When Better Call Saul came out as a prequel show to Breaking Bad, the first question on many people’s mind was which is better?
To answer that let’s talk what makes this show just so good.
Bob Odenkirk’s acting was what made the producers make a sequel in the first place given his lasting impression as Saul in Breaking Bad. In Better Call Saul however, he delivers no less.
Bob plays four different Jimmy’s featured in the show; the con man Slippin’ Jimmy, the legitimate lawyer Jimmy McGill, Saul Goodman the criminal lawyer with obscure moral boundaries and of course Gene Takovic the manager of the Cinabon in Nebraska (after the events of Breaking Bad.)
The inner conflict within Jimmy is a brilliantly balanced dichotomy, with the lovable Jimmy trying to make it through the ranks of the New Mexico judicial system as a fully legitimate lawyer (like in season 1 episode 7 where he decides to return the 1 and a half million that the Kettleman’s stole instead of keeping it “from here on I’m going to play by the rules.”
Slowly we see Slippin Jimmy creeping back into Jimmy’s psyche, with his antics such as forging Chuck’s paperwork or conning the broker out of paying a huge bar bill. Even if they were arguably for good causes such as helping his love interest (Kim Wexler) get her client back, they still symbolise that his conning days were never truly over.
Better Call Saul is also home to some of the most aesthetic shots on TV.
Whether it is to hold deep symbolism relevant to the character development or simply for the beauty, one thing is certain, Better Call Saul does not disappoint.
We all know Mike Ehrmantraut, the steely and solemn character who is loyal to Gus Fring as his right hand man. I, like many, had a ton of questions as to what his shady past included and his dishonourable discharge from the police force mentioned in Breaking Bad.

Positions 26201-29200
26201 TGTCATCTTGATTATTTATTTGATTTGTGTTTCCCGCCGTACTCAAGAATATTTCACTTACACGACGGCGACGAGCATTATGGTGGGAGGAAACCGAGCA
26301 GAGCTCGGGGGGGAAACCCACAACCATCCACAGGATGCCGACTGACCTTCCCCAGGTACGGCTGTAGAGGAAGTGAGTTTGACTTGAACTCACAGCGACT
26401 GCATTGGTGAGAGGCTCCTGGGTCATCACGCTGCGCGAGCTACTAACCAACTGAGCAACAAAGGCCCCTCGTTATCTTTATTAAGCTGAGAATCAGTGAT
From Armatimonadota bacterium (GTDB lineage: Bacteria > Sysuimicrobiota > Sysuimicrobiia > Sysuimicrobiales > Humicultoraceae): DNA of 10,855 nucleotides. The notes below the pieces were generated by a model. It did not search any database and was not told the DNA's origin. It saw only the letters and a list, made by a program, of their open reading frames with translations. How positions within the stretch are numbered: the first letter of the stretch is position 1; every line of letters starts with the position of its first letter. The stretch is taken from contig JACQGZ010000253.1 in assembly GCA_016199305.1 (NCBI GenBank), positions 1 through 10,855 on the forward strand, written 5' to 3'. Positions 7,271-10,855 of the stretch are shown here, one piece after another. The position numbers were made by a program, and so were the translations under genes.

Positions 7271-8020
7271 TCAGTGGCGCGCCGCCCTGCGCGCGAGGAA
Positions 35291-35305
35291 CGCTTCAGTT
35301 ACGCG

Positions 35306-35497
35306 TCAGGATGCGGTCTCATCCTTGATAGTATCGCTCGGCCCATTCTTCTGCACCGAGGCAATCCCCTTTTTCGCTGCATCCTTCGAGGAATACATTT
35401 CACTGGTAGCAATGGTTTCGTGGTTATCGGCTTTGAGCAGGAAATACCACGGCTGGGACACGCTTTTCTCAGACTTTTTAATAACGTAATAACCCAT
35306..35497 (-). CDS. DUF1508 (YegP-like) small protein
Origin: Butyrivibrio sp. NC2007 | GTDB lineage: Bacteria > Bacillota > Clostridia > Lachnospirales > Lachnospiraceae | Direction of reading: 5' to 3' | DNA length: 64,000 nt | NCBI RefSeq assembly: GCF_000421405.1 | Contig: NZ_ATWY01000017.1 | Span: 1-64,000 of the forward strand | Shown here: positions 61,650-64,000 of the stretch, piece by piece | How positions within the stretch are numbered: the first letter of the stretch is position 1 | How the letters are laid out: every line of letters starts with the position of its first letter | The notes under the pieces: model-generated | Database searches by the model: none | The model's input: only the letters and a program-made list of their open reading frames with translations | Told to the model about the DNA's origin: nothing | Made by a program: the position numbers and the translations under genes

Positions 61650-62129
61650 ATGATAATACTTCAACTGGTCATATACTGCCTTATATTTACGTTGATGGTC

Better Call Saul does that exactly, except they slowly reveal information which we ourselves have to link back to his character arc, always leaving us on the edge and wanting more. Episode 5-O (series 1 episode 6) gave us a major breaking point for Mike’s character as it reveals that Mike had a son, Matt, who got murdered by fellow police officers for being the only clean cop in the department.
Mike’s heartbreaking apology to his daughter in law was something extraordinary from someone who remains emotionless throughout both series. This both proves Mike has a heart and Jonathan Banks is an actor capable of producing that emotion…
The Easter Eggs
There are countless easter eggs littered thoughout the series, giving us fond memories of Breaking Bad.
I won’t mention them all but I will talk about a few.
Such as Krazy 8 who turns up wearing the shirt for Tampico furniture, the shop he told Walter he worked in when he was locked up in Jesse’s basement (Breaking Bad episode 3 season 1.)
Or perhaps the arrogant broker, who’s car Walter blew up at the gas station (episode 6 season 1), who turns up as the same arrogant broker who Jimmy and Kim con (or should I say Giselle and Viktor with a K.)
These kind of details just show the brilliance of the creators as they bring unimportant characters from Breaking Bad and cleverly form the plotline of Better Call Saul around them with added back stories.
So, Alek, which is better?
I think that it’s fair to say, that both Breaking Bad and Better Call Saul are of exceptional standard and in my opinion, you can’t simply compare the two for which is better and instead appreciate this brilliant series while it lasts…